It is not the first time a news organization, out of fear, has failed to publish a story. America’s BBC equivalent, CNN, hid the truth of Saddam Hussein’s acts of brutality and torture before the 2003 US invasion, only later admitting it had consciously done so. Following the 2003 invasion, senior CNN executive Eason Jordan confessed while his news organization was well aware of numerous atrocities committed by Saddam—justifying the dictator’s removal from power—it opted not to report them. To do so, he argued, would have endangered CNN staffers in Iraq. Thus, CNN helped perpetuate the myth prior to 2003 that insufficient grounds for an invasion might exist. While CNN remained silent about Saddam’s widely practiced torture, executions and mutilations of Iraqi citizens, it later would unhesitatingly report stories critical of US troops for what was either mostly a very limited practice of prisoner abuse at Abu Ghraib or uncorroborated allegations of it. This result was a net loss for the US prestige and a net gain for Islamic extremism.

While the mainstream news media (MNM) today attempts to portray itself as independent, it is hypocritical in doing so. For example, most of MNM reject the practice of embedding reporters with US units in Iraq today due to concerns the reporters might start to identify with their unit hosts and thus provide biased perspectives. As a result, many reporters in Iraq spend their time inside the highly protected Green Zone in Baghdad, relying on local stringers–with their own biases–to bring them stories to write and file. This they fail to report to the public, while criticizing the US military for paying to have the Iraqi media publish certain stories it has provided. Furthermore, while news organizations historically take no initiative to pressure Islamic extremist groups to release captives, they fail to remain similarly detached when their own journalists are taken captive—as evidenced most recently by BBC’s efforts to win the release of its reporter Alan Johnston in Gaza.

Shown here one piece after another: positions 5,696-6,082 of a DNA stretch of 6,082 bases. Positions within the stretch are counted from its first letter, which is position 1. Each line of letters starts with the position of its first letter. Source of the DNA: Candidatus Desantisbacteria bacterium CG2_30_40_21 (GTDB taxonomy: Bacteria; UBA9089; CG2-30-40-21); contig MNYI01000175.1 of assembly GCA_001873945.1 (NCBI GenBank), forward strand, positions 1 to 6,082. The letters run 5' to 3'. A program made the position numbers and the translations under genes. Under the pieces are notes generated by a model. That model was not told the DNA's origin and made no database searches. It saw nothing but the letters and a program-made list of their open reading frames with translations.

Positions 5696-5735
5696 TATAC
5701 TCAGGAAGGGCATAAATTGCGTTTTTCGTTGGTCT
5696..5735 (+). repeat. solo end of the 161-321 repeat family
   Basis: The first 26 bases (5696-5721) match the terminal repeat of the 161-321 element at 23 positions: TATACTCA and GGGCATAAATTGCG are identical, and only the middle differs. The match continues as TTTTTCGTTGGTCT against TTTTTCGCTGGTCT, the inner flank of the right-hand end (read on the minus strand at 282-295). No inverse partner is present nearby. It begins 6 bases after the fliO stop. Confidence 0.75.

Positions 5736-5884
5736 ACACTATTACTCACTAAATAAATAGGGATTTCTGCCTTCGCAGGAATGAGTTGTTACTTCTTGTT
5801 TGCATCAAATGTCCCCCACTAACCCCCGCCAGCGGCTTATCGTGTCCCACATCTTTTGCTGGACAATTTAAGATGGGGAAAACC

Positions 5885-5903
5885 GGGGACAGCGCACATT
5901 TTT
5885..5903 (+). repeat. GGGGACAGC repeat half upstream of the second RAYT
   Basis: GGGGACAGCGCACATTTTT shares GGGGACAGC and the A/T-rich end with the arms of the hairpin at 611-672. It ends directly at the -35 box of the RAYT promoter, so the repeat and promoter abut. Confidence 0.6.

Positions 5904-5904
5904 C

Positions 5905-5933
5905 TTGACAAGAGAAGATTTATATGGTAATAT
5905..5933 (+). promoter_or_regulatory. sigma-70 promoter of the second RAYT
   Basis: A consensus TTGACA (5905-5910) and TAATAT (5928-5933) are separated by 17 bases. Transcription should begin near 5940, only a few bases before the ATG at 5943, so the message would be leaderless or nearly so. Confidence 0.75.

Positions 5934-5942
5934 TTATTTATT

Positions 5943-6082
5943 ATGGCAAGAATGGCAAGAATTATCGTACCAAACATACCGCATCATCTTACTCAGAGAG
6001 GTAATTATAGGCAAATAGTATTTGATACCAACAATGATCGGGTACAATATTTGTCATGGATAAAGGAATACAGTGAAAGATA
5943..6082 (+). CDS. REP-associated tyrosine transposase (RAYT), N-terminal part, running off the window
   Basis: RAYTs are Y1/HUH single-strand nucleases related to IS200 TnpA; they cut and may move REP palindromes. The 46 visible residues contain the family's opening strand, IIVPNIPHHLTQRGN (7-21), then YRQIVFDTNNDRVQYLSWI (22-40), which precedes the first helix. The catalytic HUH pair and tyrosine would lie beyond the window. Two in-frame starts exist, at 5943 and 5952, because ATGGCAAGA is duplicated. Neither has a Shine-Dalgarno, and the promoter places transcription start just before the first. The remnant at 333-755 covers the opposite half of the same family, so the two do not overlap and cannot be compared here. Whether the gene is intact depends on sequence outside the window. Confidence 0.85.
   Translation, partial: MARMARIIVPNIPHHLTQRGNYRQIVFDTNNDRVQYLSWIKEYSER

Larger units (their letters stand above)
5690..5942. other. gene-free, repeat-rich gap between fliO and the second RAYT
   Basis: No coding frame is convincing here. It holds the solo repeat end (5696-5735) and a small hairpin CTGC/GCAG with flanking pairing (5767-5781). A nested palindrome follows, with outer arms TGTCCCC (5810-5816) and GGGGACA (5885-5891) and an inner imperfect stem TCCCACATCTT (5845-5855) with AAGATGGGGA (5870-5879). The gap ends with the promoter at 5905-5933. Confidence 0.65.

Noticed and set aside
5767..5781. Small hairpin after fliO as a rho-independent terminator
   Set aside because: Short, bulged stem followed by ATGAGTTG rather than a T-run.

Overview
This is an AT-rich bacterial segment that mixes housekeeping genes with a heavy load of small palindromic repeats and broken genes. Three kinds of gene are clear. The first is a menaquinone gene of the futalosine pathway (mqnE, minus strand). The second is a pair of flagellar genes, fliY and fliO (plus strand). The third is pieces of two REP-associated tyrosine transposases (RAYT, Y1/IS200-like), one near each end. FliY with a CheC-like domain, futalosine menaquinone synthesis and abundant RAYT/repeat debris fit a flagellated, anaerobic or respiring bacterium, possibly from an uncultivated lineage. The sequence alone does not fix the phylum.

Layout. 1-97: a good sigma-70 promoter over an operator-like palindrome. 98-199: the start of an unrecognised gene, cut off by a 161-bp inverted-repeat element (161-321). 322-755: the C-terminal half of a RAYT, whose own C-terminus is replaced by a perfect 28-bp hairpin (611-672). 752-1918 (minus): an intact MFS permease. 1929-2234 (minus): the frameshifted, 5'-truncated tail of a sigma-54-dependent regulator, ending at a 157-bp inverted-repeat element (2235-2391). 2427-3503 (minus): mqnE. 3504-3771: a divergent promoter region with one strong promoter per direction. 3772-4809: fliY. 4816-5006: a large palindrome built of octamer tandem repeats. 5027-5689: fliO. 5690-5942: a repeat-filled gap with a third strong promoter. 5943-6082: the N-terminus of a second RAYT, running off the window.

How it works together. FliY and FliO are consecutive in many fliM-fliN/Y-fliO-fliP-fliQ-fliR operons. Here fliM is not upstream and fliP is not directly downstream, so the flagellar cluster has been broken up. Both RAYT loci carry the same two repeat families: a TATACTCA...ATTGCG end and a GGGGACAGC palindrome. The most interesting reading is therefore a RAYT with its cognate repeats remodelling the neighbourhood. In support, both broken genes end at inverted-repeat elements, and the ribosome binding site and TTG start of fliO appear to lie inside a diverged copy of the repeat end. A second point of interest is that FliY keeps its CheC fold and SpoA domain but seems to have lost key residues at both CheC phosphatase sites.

Clearly the majority of news reporters today in the MNM lack the Jack Webb, facts only-approach. Instead, facts are often lost within the opinionated reporting reflected by a news organization’s political slant. It is a journalistic sin to package a story within the wrappings of a news organization’s established bias, but it is an even greater sin to do so by intentionally refusing to report facts to provide news recipients with information necessary for them to make informed decisions about potential dangers to their existence.

At the conclusion of each “Dragnet” program, the announcer said, “The story you have just seen is true. Only the names have been changed to protect the innocent.” Unfortunately, with the very liberal slant represented by the MNM today and its failing to relate the true dangers of Islamic extremism, the facts they ignore fail to “protect the innocent.” In doing so, freedom of the press—a right which has played such a significant role in breathing life into democracy—could prove to be a catalyst in causing its death.

Related:
Is All the News Media Going
The Way of NBCs Today Show?

By John E. Carey
June 25, 2007

Today in the world we have these intriguing stories: War in Iraq, Discussions of Genocide in Darfur Being Held in Paris, Iran Trying to Slip Away From U.N. Sanctions, North Korea Preparing to Shut Down its Nuclear Reactor, “Chemical Ali” Sentenced to Death in Iraq, Tony Blair Maybe to Become Catholic and other goodies.

NBCs Today Show started with a California Brush Fire, A Bus Crash, A Murder in Ohio, and Problems with Aspirin. Before the first half hour was completed we had Pretty Blonde Woman (Princess Di and Paris Hilton) and a story on Beaches.

By eight a.m. I’d expect a story on Bar-B-Q, Good Make-Up and Expensive Women’s Shoes.

What is America thinking? Watch the NBC Today Show or anything else in the morning line-up and you’ll know.

The ceaseless, mindless prattle of the “networks” (NBC, ABC, and CBS) created the audience for the “Cable News” phenomena of CNN, Fox News Channel, and MSNBC.

The “Main Stream Media” (The New York Times, The Washington Post, and etc.) created the “Blogger” phenomena.

The bottom line: there is enough news to go around for everyone.

“Now Public” (the liberal leaning, Toronto based “news” web site) is as important to its readers and participants as The Washington Times is to a certain political crowd in America!